[Listen to the sermon here.]
“Rend your hearts and not your clothing. Return to the Lord, your God, for he is gracious and merciful, slow to anger, and abounding in steadfast love, and relents from punishing” (Joel 2:13).
Those ancient words from the prophet Joel go to the heart of the reason why we gather on Ash Wednesday. And that reason can be summed up in one word: repentance.
Repentance. That’s a word that may make some of us nervous. Perhaps it conjures up images of televangelists or street preachers hammering home fiery messages of condemnation while wielding big black Bibles. Talk of repentance may evoke feelings of guilt or shame. And we may wonder why anything like repentance is necessary in the first place. After all, doesn’t Jesus love us just the way we are?
And yet, it is Jesus himself who stresses the need for repentance. In his first appearance in the first of the Gospels, his first proclamation includes the exhortation: “Repent.” And the call to repentance remains central to his message thereafter.
Ash Wednesday confronts us with the stark truth we may try to whitewash or deny: that we are sinners who need to repent of our sins. Beneath the surface of the image of having it all together we project out into the world, we are desperate cases. We have a problem that no amount of education, therapy, or will power can eradicate, a predisposition to seek our own wills rather than the will of God, even when doing so causes pain and grief to ourselves and others. It’s a sickness unto death that goes to the very core of our being, distorting and at times severing relationships with God, with other people, even with all of creation. Again and again, we fail to do the good we know we should by falling back into the very patterns of thinking and behaving we know we should reject. And we are powerless to cure ourselves.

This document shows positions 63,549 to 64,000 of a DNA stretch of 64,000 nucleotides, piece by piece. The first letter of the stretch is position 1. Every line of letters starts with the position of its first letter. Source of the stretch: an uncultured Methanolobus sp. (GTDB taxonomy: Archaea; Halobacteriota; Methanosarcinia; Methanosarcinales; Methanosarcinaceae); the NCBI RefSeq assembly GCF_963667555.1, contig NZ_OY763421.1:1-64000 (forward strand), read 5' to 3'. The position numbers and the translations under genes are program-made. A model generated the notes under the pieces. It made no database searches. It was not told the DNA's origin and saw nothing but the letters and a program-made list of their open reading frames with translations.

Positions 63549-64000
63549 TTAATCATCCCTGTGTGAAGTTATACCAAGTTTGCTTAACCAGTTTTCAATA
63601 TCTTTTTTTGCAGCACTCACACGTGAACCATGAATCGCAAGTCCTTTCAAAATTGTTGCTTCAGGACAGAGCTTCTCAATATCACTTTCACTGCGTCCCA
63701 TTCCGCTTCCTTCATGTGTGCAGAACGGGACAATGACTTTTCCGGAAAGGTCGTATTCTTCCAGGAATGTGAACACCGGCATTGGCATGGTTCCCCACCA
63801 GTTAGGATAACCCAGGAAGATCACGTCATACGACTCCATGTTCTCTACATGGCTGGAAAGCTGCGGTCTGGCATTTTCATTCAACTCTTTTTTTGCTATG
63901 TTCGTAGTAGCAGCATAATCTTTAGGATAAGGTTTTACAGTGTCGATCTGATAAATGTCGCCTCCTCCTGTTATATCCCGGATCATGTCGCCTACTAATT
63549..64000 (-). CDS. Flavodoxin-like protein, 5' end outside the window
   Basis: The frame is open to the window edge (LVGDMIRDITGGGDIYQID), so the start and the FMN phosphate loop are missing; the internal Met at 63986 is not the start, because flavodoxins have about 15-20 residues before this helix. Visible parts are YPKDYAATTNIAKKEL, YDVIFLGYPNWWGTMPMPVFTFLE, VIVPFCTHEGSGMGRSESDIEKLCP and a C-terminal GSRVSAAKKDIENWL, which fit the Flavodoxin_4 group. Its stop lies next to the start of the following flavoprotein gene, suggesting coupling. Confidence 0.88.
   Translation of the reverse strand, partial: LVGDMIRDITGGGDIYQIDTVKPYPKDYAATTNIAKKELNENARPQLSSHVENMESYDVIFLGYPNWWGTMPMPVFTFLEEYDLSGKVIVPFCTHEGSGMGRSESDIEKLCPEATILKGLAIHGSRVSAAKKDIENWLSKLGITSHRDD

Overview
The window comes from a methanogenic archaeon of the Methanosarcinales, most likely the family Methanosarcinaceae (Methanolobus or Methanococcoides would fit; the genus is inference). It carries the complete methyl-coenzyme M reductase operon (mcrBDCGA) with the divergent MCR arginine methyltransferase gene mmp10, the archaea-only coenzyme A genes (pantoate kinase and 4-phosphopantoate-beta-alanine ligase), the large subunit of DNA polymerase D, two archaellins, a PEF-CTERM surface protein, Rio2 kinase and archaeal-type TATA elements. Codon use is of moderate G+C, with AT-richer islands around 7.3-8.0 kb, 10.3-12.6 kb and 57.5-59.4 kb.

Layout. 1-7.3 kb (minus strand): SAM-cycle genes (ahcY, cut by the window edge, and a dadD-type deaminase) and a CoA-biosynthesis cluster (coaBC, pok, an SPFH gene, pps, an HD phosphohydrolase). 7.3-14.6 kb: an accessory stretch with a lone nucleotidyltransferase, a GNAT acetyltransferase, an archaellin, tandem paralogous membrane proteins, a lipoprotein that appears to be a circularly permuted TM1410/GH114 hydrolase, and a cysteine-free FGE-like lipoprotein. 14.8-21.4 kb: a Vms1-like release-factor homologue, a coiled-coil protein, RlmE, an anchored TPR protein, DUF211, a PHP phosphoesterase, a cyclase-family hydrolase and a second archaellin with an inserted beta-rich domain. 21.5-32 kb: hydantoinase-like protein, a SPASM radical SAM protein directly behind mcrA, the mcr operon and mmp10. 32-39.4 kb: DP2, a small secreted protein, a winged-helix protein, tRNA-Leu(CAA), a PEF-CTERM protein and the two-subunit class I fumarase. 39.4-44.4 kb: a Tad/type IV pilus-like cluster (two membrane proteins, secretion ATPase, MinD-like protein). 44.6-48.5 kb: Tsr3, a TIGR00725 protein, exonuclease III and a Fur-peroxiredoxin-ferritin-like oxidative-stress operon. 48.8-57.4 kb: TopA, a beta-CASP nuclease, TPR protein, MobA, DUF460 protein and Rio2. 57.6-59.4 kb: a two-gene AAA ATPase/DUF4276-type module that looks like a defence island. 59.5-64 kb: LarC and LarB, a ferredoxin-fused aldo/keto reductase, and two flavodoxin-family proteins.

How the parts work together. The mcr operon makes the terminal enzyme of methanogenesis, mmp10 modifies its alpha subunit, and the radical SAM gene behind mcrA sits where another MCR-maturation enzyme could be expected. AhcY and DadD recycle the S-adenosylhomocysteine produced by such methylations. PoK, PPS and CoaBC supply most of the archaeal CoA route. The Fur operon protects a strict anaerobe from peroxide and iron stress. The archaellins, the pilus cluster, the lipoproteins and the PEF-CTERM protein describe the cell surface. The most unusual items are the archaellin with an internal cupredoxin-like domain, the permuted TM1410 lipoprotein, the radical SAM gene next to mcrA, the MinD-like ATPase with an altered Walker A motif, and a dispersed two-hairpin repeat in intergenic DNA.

The call to repent is a call to healing. And the first step on the journey of healing is to take a hard look at the sin sickness that infects our hearts. The “Litany of Penitence” we will shortly pray serves as a mirror in which we can really see this truth about ourselves. It’s not a pretty picture. It shows us just how much cleansing and healing needs to happen.
That’s not about piling on guilt and shame. That’s about right diagnosis. For without the right diagnosis – without a true account of our condition in the presence of the One before whom all hearts are open, all desires known, and from whom no secrets are hid – we can’t take even the first step back home to God.
It’s only after seeing our true condition for what it really is – and just how deeply each one of us needs the healing of God’s grace – that repentance comes in. For repentance is about acknowledging the reality of the sickness that infects our hearts. It’s about admitting that we need change and transformation. Repentance is about turning away from paths that lead to death back to the way of life. It’s about forsaking self-destructive habits and behaviors. It’s about letting go of the futility and despair of trying to fill the emptiness of our lives with money, pleasure, power, or “getting it right.” And it’s an admission that we are not self-sufficient, that we can’t do any of this by our own strength, that we cannot cure ourselves.
We need help. We need someone we can completely trust to direct our lives along the paths of wholeness and righteousness. We need someone who sees inside our hearts, someone who knows the truth about who we really are and yet doesn’t turn away, someone who loves us so much that He’s willing to give his life that we may live, someone who has the power to touch, cleanse, and heal us.
We need a Divine Physician.
We need a Savior.
We need Jesus.
My friends, the season of Lent is about going back home to a gracious and merciful God. But in order to get there, we first have to come to terms with the path that takes us back to the Father’s house. That path is the way of repentance – the way of honestly admitting our sin sickness and turning our lives over completely to the One who alone has the power to heal us. That One is Jesus Christ.
To paraphrase St. Bernard of Clairvaux, Jesus is the physician who comes to the sick. He is the redeemer to those who have been sold, a path to wanderers, and life to the dead. Jesus is the One who casts all of our sins into the depths of the sea and who heals our diseases. And when our strength fails and we cannot carry on, Jesus is the One who carries us on his shoulders back to the source of our original worth.
During this season of Lent, may each of us encounter Jesus anew. May his healing love, mercy, and grace empower us to do the work of repentance. And as we make the journey back home, may our Lord set free us from the bondage of our sins, creating clean hearts and renewing right spirits within us, that we may come to know the joys of new and abundant life.